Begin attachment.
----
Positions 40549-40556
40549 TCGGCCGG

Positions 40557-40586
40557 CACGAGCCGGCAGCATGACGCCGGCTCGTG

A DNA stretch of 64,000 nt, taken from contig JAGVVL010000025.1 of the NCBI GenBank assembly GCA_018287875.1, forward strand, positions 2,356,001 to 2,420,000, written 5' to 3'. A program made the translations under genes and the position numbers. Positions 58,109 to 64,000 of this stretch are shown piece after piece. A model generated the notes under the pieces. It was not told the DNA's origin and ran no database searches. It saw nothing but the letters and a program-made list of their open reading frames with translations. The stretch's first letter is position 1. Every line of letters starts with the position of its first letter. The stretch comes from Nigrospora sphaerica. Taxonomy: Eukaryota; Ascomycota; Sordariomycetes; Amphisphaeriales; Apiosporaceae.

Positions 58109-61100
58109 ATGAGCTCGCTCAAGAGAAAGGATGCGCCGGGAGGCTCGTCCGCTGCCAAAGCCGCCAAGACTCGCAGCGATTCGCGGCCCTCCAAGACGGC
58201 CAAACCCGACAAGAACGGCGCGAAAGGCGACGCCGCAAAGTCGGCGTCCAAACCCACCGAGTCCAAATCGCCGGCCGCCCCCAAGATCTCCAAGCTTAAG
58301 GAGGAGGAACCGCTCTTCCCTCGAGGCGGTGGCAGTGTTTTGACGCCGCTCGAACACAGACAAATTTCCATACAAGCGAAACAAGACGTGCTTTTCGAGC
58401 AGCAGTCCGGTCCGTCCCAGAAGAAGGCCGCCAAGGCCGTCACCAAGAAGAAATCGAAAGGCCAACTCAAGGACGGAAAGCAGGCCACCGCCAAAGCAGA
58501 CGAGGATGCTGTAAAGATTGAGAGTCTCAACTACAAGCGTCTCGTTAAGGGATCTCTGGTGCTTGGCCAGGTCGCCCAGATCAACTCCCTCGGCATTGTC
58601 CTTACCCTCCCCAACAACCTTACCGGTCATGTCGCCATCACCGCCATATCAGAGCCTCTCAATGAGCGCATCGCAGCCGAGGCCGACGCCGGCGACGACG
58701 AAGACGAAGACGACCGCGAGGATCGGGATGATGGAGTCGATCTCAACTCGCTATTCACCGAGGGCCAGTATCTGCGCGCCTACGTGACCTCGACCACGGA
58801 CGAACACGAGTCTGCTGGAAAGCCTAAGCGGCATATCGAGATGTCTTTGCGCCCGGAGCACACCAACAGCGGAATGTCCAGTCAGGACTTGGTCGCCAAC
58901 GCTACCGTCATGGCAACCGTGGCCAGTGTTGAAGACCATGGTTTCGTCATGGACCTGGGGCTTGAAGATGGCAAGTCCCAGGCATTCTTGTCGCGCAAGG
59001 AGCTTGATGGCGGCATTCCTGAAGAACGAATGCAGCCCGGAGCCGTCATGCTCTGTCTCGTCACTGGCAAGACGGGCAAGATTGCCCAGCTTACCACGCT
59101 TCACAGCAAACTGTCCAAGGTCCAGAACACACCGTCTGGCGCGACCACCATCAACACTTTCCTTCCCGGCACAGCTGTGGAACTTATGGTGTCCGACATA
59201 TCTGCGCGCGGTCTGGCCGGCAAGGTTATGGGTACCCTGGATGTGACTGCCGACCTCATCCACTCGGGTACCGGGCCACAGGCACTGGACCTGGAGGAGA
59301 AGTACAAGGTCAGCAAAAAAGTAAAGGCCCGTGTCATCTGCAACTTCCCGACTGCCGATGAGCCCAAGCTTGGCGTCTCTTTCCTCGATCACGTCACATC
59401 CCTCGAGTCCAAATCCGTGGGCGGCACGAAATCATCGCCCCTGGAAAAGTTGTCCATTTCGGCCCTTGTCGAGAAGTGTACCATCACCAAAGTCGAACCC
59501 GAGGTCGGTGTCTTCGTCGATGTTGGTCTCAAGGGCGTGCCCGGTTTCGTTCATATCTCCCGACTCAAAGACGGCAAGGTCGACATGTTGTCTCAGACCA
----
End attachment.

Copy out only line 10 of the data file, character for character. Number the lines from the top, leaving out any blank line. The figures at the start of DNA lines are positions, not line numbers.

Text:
58401 AGCAGTCCGGTCCGTCCCAGAAGAAGGCCGCCAAGGCCGTCACCAAGAAGAAATCGAAAGGCCAACTCAAGGACGGAAAGCAGGCCACCGCCAAAGCAGA